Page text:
I have a love affair with figs and fig jam. A few summers ago when I was visiting Mexico City, my suegra and I went to the Mercado Coyoacán to pick up some handmade tortillas and oranges for making fresh-squeezed juice. As always, we strolled through the market at a leisurely pace, taking in all the sights and smells of all of our favorite stalls.
One of her favorite stalls, run by a wrinkled old lady, had an abundance of just-picked figs. The viejita stood in the middle of the aisle with her hands cupped, filled with figs as she cried, “Higos! Higos!”
We stopped to say hello to the woman and she cut open a fig to show me the inside. It was perfectly pink. She must’ve seen the look of excitement on my face because she stuffed two figs in my hand and said they were a gift to enjoy. She gave my suegra a few as well and after thanking her profusely and buying a few oranges, we were on our way.
I don’t recall seeing fresh figs often in the grocery store while I was growing up in the Midwest– and I’m not sure if that’s the reason why they fascinate me so much now, as if I have a lot of catching up to do or if, like many things, I’ve just gained a new appreciation for them while in Mexico. Figs have been growing in Mexico for centuries; the Spaniards are credited for bringing them to the New World in the 1500s.
If you pay attention to the produce in the grocery store or at your local farmer’s market, you may have noticed figs are in season right at this time of year. Recently, a friend who lives in Los Angeles mentioned that she had an over-producing fig tree. Jokingly, I told her if she wanted to get rid of some of her extra figs, she could send them to me and I’d put them to good use. After a few emails, the figs were on their way to me in the mail. They arrived perfectly bubble wrapped in a box and as she had picked the figs before they were ripe so they’d survive being shipped cross-country, they were just starting to ripen.
The sweet, earthy scent that perfumed my kitchen when I gently unraveled the bubble wrap was intoxicating. I washed the figs in cool water and as I dried them I started thinking about what I’d do with nearly five pounds of fruit. After eating a number of them just sliced and sprinkled with a little brown sugar or with plain yogurt, I finally decided to make my own mermelada, or jam.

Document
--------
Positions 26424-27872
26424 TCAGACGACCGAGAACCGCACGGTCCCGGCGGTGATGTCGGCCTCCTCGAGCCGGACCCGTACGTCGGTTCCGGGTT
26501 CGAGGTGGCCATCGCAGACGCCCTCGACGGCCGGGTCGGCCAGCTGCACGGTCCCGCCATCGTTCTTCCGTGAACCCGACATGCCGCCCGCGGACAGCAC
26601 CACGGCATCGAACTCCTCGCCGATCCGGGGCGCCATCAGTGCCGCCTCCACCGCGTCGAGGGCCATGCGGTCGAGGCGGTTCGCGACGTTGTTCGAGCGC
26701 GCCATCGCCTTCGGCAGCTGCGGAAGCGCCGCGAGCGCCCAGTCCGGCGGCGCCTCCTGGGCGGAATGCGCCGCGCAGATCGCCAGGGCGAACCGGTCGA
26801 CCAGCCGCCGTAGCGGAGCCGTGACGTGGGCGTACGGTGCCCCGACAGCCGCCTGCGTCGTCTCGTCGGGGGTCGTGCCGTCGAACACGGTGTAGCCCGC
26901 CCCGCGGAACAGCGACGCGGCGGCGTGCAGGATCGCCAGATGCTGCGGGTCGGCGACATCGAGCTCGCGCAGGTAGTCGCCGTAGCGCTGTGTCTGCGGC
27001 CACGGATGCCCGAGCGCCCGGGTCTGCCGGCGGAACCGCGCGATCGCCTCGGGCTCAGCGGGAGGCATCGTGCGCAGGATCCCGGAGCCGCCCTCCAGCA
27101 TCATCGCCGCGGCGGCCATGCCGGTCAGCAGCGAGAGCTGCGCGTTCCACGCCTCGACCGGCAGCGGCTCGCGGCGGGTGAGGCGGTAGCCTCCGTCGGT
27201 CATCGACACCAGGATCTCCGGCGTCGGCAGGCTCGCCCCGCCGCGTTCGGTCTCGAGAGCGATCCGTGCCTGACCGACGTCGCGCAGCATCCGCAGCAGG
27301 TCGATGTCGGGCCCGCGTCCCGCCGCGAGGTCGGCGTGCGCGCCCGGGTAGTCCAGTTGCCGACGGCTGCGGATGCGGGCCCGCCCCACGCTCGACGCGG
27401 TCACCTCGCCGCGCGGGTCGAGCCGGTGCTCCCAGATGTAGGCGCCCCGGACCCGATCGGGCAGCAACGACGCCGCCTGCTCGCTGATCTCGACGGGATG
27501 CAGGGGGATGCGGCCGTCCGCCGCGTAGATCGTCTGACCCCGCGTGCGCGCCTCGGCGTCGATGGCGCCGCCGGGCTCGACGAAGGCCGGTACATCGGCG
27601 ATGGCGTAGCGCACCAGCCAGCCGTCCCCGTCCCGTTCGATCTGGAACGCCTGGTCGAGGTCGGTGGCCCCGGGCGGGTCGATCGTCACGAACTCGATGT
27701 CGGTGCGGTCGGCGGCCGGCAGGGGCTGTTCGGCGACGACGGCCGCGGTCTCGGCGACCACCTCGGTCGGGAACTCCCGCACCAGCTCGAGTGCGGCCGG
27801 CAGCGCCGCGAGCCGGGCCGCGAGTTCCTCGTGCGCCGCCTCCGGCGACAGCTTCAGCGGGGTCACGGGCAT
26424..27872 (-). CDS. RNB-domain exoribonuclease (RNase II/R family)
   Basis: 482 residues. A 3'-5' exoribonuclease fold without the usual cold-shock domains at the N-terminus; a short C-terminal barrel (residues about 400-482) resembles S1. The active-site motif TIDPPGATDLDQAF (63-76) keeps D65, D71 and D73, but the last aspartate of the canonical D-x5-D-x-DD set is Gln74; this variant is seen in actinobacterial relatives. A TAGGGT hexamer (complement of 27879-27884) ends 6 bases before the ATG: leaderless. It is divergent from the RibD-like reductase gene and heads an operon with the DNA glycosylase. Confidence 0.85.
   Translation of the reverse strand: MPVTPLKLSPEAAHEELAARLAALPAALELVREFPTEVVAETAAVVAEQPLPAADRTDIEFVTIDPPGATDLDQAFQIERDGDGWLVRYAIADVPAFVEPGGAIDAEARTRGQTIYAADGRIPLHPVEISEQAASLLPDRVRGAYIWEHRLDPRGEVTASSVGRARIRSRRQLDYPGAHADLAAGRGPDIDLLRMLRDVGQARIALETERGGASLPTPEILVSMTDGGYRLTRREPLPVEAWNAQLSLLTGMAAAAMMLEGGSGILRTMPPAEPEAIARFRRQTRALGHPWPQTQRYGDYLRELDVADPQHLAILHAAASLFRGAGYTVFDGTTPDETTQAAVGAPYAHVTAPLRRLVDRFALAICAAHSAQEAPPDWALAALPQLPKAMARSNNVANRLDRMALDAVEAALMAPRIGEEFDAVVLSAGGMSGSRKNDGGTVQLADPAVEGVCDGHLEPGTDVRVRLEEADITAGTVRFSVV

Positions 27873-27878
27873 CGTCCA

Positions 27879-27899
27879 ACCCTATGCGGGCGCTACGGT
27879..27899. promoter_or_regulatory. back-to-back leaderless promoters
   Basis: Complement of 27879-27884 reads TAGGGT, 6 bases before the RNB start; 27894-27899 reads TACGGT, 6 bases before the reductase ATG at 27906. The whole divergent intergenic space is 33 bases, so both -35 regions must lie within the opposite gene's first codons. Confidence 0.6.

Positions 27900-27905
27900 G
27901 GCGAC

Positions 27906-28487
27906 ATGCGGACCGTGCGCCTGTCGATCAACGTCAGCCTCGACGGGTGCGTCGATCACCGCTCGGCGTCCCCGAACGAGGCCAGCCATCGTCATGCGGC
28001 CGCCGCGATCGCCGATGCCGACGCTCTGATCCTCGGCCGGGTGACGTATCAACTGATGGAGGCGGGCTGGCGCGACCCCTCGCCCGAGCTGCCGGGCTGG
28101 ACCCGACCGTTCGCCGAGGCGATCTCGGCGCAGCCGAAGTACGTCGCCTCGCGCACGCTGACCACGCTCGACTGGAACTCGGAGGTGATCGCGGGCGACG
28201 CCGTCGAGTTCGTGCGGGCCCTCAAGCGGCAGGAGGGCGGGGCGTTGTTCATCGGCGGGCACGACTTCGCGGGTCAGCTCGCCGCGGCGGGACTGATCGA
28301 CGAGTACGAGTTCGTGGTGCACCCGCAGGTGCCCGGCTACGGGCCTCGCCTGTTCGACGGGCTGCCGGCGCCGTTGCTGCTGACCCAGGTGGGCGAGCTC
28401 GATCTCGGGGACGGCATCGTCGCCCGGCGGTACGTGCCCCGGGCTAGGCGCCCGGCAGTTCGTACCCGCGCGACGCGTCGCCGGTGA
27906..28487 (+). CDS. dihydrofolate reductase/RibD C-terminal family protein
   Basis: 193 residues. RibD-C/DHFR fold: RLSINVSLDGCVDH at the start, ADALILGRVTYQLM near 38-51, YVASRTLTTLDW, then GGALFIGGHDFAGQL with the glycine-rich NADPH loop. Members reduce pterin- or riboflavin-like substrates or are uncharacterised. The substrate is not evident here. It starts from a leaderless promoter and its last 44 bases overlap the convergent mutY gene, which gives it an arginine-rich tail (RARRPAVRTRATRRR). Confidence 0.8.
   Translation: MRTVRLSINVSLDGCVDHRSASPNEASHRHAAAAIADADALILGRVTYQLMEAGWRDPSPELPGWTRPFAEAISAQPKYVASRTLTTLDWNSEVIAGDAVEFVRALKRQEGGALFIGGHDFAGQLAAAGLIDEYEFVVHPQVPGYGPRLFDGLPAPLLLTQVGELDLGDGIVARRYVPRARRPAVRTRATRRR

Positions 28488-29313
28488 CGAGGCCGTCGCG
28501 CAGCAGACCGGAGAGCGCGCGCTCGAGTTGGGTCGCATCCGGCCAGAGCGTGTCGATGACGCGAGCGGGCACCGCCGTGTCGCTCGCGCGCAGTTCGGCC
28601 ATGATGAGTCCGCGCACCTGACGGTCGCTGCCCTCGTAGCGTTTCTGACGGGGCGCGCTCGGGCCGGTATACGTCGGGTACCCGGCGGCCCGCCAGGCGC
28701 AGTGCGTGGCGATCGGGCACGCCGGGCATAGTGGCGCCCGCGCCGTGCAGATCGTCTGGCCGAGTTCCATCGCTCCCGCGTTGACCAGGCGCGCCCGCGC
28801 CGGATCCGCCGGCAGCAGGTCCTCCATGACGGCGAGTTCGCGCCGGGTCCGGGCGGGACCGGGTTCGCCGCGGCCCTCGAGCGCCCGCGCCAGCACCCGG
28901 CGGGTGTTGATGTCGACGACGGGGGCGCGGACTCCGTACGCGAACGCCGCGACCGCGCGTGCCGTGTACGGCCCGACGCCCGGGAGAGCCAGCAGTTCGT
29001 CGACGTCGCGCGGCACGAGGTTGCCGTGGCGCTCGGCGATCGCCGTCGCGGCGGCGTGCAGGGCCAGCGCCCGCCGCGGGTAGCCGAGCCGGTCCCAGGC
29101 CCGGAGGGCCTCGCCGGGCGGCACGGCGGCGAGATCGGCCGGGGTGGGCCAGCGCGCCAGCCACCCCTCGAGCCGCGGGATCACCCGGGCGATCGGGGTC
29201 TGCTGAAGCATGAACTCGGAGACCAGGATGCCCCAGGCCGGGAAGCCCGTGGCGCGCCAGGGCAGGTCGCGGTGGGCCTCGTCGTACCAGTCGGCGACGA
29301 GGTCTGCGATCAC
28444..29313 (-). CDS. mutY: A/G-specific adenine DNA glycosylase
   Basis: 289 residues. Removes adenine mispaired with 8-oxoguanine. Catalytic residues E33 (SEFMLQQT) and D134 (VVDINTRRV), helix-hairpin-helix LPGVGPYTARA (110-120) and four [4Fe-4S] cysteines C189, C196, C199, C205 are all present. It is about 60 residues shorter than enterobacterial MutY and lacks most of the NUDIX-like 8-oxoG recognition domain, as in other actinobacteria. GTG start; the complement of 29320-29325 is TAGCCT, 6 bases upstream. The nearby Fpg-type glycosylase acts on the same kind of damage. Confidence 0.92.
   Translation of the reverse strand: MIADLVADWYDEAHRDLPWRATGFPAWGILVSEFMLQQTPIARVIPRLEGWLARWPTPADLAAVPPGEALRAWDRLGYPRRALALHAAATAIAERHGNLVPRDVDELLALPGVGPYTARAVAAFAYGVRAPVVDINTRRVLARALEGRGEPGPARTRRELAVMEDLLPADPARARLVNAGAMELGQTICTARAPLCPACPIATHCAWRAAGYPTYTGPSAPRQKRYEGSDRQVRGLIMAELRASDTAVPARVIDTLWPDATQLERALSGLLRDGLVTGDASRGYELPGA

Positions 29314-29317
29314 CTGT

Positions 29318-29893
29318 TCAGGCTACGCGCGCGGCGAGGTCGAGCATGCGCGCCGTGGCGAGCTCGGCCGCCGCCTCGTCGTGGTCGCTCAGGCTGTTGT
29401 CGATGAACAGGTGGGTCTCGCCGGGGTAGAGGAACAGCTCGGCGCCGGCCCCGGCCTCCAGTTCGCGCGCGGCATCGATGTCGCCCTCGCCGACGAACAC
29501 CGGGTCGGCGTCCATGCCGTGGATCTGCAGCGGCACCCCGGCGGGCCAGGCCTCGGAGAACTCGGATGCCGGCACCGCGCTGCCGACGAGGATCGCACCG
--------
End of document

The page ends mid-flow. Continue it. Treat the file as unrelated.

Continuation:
On my most recent trip to Mexico City, I remember having seen a fig jam recipe in a Mexican cookbook with a section on pastry-making, pan dulce and other delectable sweets. I knew I had seen the book at my favorite bookstore in Mexico City, but I couldn’t remember the name of it. I did, however, remember some of the technique to infuse chiles in jams and jellies. This recipe is my version of mermelada de higo using the infusion technique that I remember from the book.
I chose to infuse this fig jam with chile ancho (dried poblano chile) for its mild heat and earthy flavor to complement the fig’s earthiness, and chile pulla (which is like a smaller, more potent guajillo chile) for its sharp fruit tones and moderate heat.
This mermelada is multi-purpose: it’s great for spreading on a hearty piece of toast or on crackers with cheese, in yogurt for breakfast or a snack, heated and spooned over vanilla ice cream or inside pastry crust for a buttery, flaky and spicy-but-sweet treat.
Here are instructions for learning proper canning technique. As mentioned in the recipe, I prefer Italian Bormioli Rocco “Quattro Stagioni” 0.15 liter jars for canning jams and salsas because they’re rounded and pleasing to the eye, as well as the perfect size to give as a gift. Each jar holds about 5 ounces. You can purchase a set of 12 Bormioli Rocco Quattro Stagioni 5 Ounce Canning Jars from El Mercadito, my Amazon aStore (this is an affiliate link).
- What’s your favorite way to eat figs?